However, there is a one photo that presented an unexpected surprise.  Someone was taking a picture of me...and in the background of that photo I can see a lot of familiar faces including Uncle Wayne Larue, Aunt Jeanne Shawver Renz, cousins Karl Gage and Ivan Gage and there in the background is my mother.  Mom had a great sense of humor that didn't usually show itself in photos.  Probably because she disliked having pictures taken of her so much - but there in the background is my mother, waving a paper plate with a great look on her face.  (Click on the picture and you can see the photo larger) I think one would say that she is photo-bombing the picture...of course it wasn't even a word back then!

Tuesday, September 2, 2014

Lyons & Reed

When you research a family member from the 1800’s, you are never quite sure what you will find – especially if it is a female ancestor.  My great grandmother was Shirlie Louisa Pope and when we initially went back to North Dakota, the goal was to find at least whatever remained of the cemetery that she had been buried in.  (She was buried in the Old Dunn Center cemetery in North Dakota and sometime in the 1930’s, the family was told that they needed to move her grave as they had found out that the cemetery was on top of a burning coal mine.  There was no money to make the move, so she remained in an unmarked grave at the old cemetery.)  I had known about Shirlie since I was a child…nothing terribly concrete but the photo from my childhood gave me a mental image of her.  When I first started researching her background and had made some contact with cousins, it was with a great deal of enthusiasm that I began to research her family.

Shirlie was the daughter of Winslow Lonsdale Pope and Nancy Ann Marie Lyons.  I must admit that the Pope side was fairly easy to research.  Within a few weeks after I started researching the family, I made contact with cousins and had the Pope family traced back to literally the earliest settlers in New England. Winslow’s wife, however, took a lot more research.

Nancy Ann Marie Lyons
Nancy Ann Marie Lyons was my great great grandmother.  She was the daughter of John Nathan Lyons, Jr. and Mary Elizabeth Reed.  I know than Nancy was born on 6 Mar 1855 in Bath, Grafton Co., NH and died on 30 May 1906 in Washburn, McLean Co., ND.  (My cousins took me right where she was buried in a little country cemetery called Sverdrup near Washburn, ND)  

She was married to Winlsow Lonsdale Pope on 19 Mar 1881. I have to assume that she was fairly sickly the last few years of her life, as she died of tuberculosis.  I am also sure she must have been considered a spinster when she married because she was 26 years of age.  Through the census records, I could tell that she spent all of her young life growing up in Bath, Grafton Co., NH.   I was fortunate to find information on her parents, but beyond a few census records, I hit a brick wall during my first few years researching them. 

John Nathan Lyons Jr was b. 23 Apr 1820 in Randolph, Norfolk Co., MA and d. 7 Apr 1911 in Bath, Grafton Co., NH.  It wasn't until I got his birth certificate that I was able to find that his parents were John Lyons and Mary French.    Here is more about his family  (Chink in a Brick Wall – John Lyons and My Irish Ancestor – John Lyons )  I know that he married Mary Elizabeth Reed on 21 Dec 1845 in Fairlee, Orange Co., VT.  From census records, he is listed as a wheelwright and I also know that he remarried after Mary Elizabeth Reed’s death to Elizabeth Snow on 23 Mar 1893 in Manchester, NH.   He died at the age of 90 and was buried in the Warren Village Cemetery in Grafton, NH.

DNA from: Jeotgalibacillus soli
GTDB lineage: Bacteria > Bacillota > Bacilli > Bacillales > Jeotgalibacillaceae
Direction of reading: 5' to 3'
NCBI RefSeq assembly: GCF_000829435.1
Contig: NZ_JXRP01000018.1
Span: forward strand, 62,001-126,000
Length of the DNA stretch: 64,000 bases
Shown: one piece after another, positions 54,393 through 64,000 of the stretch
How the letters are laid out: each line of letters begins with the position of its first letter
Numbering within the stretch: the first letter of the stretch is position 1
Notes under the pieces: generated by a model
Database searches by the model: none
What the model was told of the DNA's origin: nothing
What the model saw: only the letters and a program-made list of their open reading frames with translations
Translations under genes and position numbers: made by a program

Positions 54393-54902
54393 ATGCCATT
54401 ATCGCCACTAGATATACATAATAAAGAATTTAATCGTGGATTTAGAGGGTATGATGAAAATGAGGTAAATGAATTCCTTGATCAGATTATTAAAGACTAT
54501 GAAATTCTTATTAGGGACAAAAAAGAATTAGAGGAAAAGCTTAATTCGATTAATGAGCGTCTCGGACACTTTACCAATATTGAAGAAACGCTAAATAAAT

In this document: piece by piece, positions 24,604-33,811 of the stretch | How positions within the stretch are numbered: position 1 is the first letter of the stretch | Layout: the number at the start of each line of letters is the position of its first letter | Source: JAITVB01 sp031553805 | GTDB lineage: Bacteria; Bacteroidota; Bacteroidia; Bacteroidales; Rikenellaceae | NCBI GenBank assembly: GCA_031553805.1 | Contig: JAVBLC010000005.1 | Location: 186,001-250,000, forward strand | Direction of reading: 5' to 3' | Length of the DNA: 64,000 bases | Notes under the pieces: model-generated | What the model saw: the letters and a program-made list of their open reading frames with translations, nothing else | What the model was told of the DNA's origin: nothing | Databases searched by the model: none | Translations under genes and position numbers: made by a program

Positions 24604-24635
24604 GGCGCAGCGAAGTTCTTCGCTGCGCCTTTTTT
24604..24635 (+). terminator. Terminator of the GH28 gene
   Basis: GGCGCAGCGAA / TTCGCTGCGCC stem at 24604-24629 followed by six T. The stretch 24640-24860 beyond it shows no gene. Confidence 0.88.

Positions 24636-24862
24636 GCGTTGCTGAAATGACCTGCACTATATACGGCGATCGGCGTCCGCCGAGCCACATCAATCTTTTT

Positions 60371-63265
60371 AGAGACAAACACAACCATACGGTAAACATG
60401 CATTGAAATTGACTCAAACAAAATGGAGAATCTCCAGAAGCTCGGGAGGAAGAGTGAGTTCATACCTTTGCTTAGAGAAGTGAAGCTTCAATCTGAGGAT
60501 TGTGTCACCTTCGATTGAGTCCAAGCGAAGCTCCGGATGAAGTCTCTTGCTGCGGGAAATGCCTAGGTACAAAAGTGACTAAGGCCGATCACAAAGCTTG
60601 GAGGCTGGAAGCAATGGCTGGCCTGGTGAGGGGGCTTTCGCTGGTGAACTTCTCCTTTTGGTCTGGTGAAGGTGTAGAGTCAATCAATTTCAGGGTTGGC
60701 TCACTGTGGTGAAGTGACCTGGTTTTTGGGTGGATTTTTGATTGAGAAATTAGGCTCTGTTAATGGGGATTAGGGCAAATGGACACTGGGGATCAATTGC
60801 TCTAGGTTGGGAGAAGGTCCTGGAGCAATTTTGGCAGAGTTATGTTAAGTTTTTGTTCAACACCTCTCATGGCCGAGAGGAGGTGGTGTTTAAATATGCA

Mary Elizabeth Reed was more of a challenge.   I had her name from family records that had been passed on to me, but there was not going to be an easy to way to figure out who her parents were.  For one thing, Reed is a very common name.  For several years, I explored news-lists, emailed other researchers and came to the conclusion that she was most likely the daughter of Samuel Reed and Nancy Chase Swett.  It wasn't until last year when published some new records – specifically The New Hampshire Death and Disinterment Records, 1854-1947 that I was able to finally prove my theory.   

There was the record for Mary Reed Lyons death which listed her date of death, age, cause of death and her parents as Samuel Reed and Nancy Sweet (which is a common misspelling for Swett).  I also learned that she died of “Brights Disease” which is kidney disease.    I admit that it was very satisfying to learn that my theory had paid off.  However, once you confirm one theory…now you have the challenge of pursuing her parent’s ancestry…but that is another story.

Here is a list of the children of John Nathan Lyons, Jr and Mary Elizabeth Reed:

  • John Weston Lyons b. 5 Jul 1846 NH d. 22 Oct 1922 m. Jennie M. Stain
  • George Leonard Lyons b. 20 Nov 1849 NH d. 10 Apr 1916 NH m. Inez Clifton Eastman
  • Charles Edward Lyons b. 14 Jun 1851 NH d. 14 Jul 1901 NH m. Lizzie Smith
  • Mary Louise Lyons b. 21 Feb 1853 NH d. 12 Sep 1855 NH
  • Nancy Ann Marie Lyons b. 6 Mar 1855 NH d. 30 May 1906 ND m. Winslow Lonsdale Pope
  • Arabella Eliza Lyons b. 15 Dec 1856 NH d. 9 Jun 1943 NH m. John Harrison Roby
  • Freeman Austin Lyons b. 11 Sep 1860 NH d. 8 Mar 1947 VT m1- Viola Belinda Pope m2- Jane Anderson Richardson m3- Nellie F. Evans
  • Lizzie Maria Lyons b. 19 Dec 1865 NH d. 19 Nov 1942 NH m. Charles Nelson Davison